The central importance of work in human life is as deeply embedded within Christian and Jewish stories of the beginnings of humankind as it is within secular accounts of the origins and social conditions of democracy. Dorothy Sayers argues that in and through our work we should be expressing
our nature as beings who were created in the image of God. Sayers is not the only religious thinker who suggests that “in the beginning” human beings were made to labor and that their labor gave dignity, meaning, and purpose to their lives, but she goes further than most when she insists that we live in order to work. In the next selection, the Christian ethicist Gilbert Meilaender rejects her argument. After showing how certain interpretations of the Christian idea of “calling” have led to the mistaken notion that work is what gives meaning, purpose, and fulfillment to life, Meilaender lifts up instead the promise contained in Jewish and Christian Scriptures that rest
is what God intends for God’s people. We will read a selection that further develops this claim from a Jewish perspective in the chapter on the balanced life. In his account of the Sabbath (see pp. 435–40 below) Abraham Joshua Heschel agrees that God intended that human beings should labor, but he insists that we were finally made for rest, not for work.
All three of these selections acknowledge that work is important as a means of sustaining oneself and others economically. They diverge, however, on the question of how what we do matters when we consider who we are. One great difficulty with all the views that celebrate work and working men and women is perhaps best summed up by James Galvin in his novel The Meadow. “In the Depression a lot of people lost their lives,” Galvin wrote, “if your life is what you do.” Galvin was right. Unemployment during the Depression brought not only poverty; it also brought the despair that can accompany a loss of self. If we live to work, we may die if we have no work. If work is all that matters in life, then a life without work might not matter at all.
Two poems that consider why and how work matters in our lives follow:
- Robert Frost, “Two Tramps in Mud Time”
- Margaret Piercy, “To Be of Use”
Frost joins Sayers in wondering whether doing work primarily because we want or need the money degrades the intrinsic meaning and pleasure that labor brings to a human life. For the speaker in Frost’s poem, working to live and living to work are in tension with one another. At issue is the relationship between work that is driven by the cash nexus of a capitalist economy and work that reflects God’s intentions for how humankind should live—a relationship the poet suggests is not a harmonious one. By contrast, the poet Margaret Piercy emphasizes the “usefulness” of work. Her praise of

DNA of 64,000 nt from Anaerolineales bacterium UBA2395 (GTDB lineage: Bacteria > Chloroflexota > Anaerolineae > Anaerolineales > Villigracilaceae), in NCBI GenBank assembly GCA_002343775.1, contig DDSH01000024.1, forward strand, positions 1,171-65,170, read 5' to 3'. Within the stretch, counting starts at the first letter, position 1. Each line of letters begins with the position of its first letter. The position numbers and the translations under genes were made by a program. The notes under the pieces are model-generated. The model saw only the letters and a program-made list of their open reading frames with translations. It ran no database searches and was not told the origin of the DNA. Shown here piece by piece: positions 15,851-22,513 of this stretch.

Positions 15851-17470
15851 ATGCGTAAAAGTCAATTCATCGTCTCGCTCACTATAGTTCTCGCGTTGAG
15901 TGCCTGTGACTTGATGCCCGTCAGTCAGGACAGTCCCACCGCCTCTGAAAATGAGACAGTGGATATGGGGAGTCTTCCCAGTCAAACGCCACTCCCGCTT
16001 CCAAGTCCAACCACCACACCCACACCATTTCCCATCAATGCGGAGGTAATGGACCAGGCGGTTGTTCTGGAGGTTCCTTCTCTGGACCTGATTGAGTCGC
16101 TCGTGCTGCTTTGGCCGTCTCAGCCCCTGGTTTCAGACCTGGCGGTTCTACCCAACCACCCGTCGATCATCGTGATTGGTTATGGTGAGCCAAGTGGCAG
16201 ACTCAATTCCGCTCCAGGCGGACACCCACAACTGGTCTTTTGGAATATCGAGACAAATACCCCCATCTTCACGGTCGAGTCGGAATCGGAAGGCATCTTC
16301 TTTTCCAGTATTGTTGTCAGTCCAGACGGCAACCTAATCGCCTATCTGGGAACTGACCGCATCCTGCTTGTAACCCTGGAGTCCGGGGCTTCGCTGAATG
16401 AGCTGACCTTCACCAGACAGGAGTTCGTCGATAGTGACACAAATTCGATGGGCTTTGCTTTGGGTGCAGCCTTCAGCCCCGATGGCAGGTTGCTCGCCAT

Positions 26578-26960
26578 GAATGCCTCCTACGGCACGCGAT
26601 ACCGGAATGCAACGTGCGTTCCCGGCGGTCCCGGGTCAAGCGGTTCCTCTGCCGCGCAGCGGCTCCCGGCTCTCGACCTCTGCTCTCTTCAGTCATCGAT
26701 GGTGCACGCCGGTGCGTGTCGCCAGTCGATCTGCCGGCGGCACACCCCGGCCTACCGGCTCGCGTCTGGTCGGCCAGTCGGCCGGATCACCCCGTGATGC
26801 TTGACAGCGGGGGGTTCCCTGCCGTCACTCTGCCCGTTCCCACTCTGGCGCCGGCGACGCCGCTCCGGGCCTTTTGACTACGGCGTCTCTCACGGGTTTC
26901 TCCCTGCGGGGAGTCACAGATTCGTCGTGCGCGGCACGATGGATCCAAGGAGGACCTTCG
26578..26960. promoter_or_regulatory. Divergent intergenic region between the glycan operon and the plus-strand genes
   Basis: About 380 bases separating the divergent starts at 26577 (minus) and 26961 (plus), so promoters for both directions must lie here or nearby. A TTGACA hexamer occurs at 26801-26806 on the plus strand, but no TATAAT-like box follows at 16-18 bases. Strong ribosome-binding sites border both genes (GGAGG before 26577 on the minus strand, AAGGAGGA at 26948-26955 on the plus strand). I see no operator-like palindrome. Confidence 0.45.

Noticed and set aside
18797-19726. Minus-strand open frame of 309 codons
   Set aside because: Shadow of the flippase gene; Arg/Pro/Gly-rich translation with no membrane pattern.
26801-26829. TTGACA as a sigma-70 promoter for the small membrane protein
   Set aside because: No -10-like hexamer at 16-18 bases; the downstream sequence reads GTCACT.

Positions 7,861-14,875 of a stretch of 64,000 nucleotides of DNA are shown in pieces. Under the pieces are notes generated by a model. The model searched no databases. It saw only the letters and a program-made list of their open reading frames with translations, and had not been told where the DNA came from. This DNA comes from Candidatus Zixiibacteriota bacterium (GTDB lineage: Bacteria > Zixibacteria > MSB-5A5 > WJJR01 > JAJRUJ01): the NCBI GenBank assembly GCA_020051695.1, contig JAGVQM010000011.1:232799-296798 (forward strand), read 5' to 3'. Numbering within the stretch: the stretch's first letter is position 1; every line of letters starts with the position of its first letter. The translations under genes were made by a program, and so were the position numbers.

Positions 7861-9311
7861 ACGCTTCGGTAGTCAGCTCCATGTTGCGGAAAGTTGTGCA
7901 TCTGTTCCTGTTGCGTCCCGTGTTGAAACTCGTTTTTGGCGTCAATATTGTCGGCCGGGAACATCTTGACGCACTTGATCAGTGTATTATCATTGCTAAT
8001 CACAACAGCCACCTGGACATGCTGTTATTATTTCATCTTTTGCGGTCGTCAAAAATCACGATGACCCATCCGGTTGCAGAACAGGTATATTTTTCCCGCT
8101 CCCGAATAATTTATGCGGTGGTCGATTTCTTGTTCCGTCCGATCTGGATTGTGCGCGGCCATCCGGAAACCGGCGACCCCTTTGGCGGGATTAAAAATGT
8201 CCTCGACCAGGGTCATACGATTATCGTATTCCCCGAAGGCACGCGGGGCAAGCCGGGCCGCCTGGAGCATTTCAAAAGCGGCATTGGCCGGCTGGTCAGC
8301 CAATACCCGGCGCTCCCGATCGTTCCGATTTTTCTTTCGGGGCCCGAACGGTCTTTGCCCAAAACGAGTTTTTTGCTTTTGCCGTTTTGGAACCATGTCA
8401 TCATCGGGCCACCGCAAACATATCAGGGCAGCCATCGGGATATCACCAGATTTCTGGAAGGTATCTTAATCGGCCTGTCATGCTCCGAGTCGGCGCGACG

the common work of the world suggests that she sees human labor as fitting both human identity and the needs of the world. While never denying how hard work can be, Piercy also seems to take delight in it.
The notion of “fitting” work developed by Russell Muirhead, the first author in this chapter, includes an awareness that those who work are often changed, in their character and view of the world, by the work they do. In other words, Muirhead thinks that what we do all day has a formative influence on who we become. The work we do “habituates and orients us in profound ways that over time impress a pattern on our emotional and intellectual life,” he writes; “this is why for many work cannot be merely another of life’s routines but is rather a key source of their identity.” If Muirhead is right, as we editors believe he is, thinking about “who we should be” is a highly significant part of any sound reflection about “what we should do.” Those who have the freedom to decide what kind of paid work they will do ought to include in their considerations what kind of person they hope to become.
Insight into the relationship between work and identity, in this sense, is evident in each of the three readings that conclude this chapter:
- a poem about a young man who rejects the life to which his job will likely lead him (Stephen Dunn)
- a poem that shows how a certain job has shaped someone’s character (Carl Dennis)
- an excerpt from a novel about a butler (Kazuo Ishiguro)
In this chapter we meet only one person—the butler in the final reading—whose life is focused on work to the exclusion of every other part of life. Others, like most of us, experience more complexity. It is within this complexity that we need to figure out what is primary. Gilbert Meilaender suggests that it is possible to value our jobs without making them primary, that is, without allowing them to control who we are and will become. Taking this position seriously does not mean that our days would be free from the demands and rhythms of work. Instead, it means that we would be able to step back to consider the whole shape of our lives and relationships, and there to see other points of meaning, such as friendship. Other people gain similar perspective on the whole of life—and a way of preventing work from being primary—in religious practice, wilderness adventures, immersion in the arts, or other life-shaping activities.